Posted by ampontan on Tuesday, May 29, 2012
LAST SUNDAY we had a post that dealt, in part, with a mini-sit-in held at the entrance of a refuse incineration facility in Kitakyushu that was to conduct a trial burning of 80 tons of debris generated by the Tohoku disaster. The demonstrators held up the process until the police removed them from the premises.
The incineration went ahead as scheduled, the city measured the radioactivity in the fly ash collected in the smokestack filters, and the results were announced yesterday. The national government’s minimum standard for landfill is no more than 3,000 becquerels per kilogram. As I noted last week, the city is known for its rigorous environmental standards, and their target for the fly ash was a much lower 330 becquerels per kilogram.
One of the incineration sites measured 19 becquerels, and the other measured 30.
The city’s standard for the bottom ash (the ash that never left the incinerator) is no more than 100 becquerels per kilogram. They detected none at either location. The mayor will announce the city’s decision next month on whether to continue the incineration, and these results make it more likely that they will.
It is of critical importance that other regions help with the incineration. The Tohoku earthquake disaster created 29 million cubic meters of debris. Most of it has yet to be disposed of, though it has been organized into piles. Preventing that disposal is a combination of hysteria, willful ignorance, and the Not In My Backyard phenomenon:
“We think the debris is contaminated with Caesium and we do not trust the government tests,” she said. “There has been a lot of misleading information from officials so it is difficult now to trust any directive from above.”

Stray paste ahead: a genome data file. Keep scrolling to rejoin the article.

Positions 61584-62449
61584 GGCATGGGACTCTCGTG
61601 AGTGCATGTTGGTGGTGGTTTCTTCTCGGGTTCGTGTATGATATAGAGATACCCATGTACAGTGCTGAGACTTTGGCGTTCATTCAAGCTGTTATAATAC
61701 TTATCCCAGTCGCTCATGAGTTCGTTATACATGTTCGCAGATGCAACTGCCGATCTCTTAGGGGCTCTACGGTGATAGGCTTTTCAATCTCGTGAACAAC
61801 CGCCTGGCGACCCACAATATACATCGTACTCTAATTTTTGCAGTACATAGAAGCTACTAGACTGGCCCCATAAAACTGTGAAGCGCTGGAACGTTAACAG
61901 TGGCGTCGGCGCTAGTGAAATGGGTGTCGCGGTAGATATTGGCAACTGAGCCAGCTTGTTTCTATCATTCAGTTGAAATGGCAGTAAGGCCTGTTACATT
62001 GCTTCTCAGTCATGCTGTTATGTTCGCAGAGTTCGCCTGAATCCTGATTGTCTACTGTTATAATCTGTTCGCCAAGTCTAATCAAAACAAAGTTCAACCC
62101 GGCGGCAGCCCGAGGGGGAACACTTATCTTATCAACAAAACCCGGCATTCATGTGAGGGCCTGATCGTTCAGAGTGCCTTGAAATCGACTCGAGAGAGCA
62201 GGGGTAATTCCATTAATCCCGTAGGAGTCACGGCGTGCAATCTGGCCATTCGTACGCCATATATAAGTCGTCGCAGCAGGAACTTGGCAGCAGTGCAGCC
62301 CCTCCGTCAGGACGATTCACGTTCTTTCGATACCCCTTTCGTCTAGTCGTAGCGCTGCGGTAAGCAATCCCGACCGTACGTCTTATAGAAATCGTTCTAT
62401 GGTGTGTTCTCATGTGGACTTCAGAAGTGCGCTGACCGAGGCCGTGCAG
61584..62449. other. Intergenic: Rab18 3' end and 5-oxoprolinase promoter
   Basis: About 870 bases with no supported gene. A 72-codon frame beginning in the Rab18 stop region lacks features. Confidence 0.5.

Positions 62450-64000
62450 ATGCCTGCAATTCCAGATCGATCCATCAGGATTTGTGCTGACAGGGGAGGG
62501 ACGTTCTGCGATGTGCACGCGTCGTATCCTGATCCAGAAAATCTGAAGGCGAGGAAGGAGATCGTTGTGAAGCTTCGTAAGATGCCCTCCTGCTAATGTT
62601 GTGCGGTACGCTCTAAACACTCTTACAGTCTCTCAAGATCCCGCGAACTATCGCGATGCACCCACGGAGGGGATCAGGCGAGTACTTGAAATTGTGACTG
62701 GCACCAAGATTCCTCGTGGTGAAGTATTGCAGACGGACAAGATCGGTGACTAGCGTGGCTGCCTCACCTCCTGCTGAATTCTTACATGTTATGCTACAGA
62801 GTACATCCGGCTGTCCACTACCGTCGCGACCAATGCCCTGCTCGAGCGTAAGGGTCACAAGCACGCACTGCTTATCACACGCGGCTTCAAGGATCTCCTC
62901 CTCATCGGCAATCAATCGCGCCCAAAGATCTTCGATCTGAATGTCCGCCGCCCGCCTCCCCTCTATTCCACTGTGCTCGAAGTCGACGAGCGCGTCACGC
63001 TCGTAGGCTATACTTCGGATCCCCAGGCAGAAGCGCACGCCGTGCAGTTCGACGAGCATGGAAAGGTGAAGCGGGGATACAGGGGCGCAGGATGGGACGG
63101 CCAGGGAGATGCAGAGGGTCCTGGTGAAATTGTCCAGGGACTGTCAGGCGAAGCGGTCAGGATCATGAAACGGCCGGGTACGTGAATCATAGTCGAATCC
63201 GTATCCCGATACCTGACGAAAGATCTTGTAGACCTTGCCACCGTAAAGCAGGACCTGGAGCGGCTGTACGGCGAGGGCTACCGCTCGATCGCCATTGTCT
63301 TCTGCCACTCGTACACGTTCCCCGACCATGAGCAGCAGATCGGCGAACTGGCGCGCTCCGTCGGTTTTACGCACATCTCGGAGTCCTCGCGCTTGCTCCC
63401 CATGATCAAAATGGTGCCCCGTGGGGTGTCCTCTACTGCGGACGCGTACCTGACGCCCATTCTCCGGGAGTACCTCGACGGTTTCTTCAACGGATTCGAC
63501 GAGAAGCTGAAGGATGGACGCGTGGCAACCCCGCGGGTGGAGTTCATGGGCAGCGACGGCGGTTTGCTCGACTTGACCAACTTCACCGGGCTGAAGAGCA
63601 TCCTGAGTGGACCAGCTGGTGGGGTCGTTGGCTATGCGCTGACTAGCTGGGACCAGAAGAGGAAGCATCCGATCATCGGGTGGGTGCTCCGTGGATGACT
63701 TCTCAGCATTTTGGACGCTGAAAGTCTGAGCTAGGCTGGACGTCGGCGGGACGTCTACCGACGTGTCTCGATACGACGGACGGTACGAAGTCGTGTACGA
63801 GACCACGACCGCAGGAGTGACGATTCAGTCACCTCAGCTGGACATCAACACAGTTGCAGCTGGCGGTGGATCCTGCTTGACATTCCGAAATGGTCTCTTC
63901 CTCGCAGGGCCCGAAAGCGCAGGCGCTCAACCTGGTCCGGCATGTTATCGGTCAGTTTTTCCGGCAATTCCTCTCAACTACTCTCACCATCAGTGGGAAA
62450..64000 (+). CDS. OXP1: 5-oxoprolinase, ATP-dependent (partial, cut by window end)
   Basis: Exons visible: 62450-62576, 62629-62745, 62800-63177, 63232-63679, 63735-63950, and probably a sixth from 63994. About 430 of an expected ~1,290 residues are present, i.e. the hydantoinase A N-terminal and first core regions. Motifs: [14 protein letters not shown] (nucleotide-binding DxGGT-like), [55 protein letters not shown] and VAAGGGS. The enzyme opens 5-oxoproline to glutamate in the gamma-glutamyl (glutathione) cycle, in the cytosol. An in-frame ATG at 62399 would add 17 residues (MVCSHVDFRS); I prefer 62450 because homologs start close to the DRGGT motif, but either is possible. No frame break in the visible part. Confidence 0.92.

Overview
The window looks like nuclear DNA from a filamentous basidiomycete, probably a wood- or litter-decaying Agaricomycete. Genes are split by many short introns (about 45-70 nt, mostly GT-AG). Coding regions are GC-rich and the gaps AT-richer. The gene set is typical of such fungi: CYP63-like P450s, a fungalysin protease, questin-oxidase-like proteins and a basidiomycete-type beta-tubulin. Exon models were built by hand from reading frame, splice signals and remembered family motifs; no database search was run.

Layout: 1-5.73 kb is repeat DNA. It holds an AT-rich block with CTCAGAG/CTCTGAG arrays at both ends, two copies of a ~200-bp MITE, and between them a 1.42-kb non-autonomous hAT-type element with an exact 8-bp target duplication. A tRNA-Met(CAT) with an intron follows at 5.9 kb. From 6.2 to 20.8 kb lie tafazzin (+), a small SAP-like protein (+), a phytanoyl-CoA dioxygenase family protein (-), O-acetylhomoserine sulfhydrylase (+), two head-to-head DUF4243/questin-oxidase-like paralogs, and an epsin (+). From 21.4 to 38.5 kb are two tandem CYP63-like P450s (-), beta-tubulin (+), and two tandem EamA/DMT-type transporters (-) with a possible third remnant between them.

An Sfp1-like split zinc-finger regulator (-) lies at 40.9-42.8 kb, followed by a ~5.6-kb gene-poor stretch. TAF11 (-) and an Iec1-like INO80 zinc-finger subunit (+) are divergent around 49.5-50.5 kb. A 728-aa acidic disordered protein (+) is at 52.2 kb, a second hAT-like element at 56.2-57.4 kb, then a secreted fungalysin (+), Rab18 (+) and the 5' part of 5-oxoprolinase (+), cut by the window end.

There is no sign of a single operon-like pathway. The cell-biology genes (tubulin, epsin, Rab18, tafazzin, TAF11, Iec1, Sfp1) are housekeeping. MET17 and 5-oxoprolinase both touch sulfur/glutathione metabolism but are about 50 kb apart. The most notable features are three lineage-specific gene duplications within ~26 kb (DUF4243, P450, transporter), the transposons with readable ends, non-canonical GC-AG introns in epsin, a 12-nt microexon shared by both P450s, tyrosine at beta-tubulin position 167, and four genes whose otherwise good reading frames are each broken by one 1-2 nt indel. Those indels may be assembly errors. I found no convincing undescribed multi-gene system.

Mrs Aki, who conceded that the city was probably evenly split for and against the decision, suggested that the waste should remain in the tsunami zone, and perhaps be stored in the exclusion zone around the stricken nuclear plant, which will be a dead zone for decades.
In other words, out of sight, out of mind. One foreigner on Twitter recently asked an open question (in Japanese) of the protesters: Do you really think the government is making all this up? Is this man betraying the public trust?
“We have tested all of our rubbish and not found any radiation,” said Sato Yoshinori, a spokesman for Ishinomaki council. “The amounts we found were background levels. So it is a shame that people perceive there is danger in a place like Ishinomaki, that does not have any radiation. It is a shame they do not see that.”
Ishinomaki is the source of the debris incinerated at Kitakyushu.
As to be expected, the usual concerns remain, and some of them are on the legit. The Nishinippon Shimbun quoted someone identified as being in the “agricultural and maritime industry” as saying:
“No matter how often the government insists that it is scientifically safe, it is possible that the reputation of our products will be harmed if that is not fully understood by the consumers.”
Then there was this from Saito Toshiyuki:
“It is a fact that radioactive material was detected in the fly ash, and the city’s target figures themselves are unclear.”
Mr. Saito is an attorney and an anti-nuclear power activist, but you probably guessed that already. The patter and the pattern are universal. That includes the implication that it’s a terrible, terrible outrage if everything everywhere isn’t absolutely perfect and pure and socially just at all times, and there are no leaky faucets in anyone’s lives.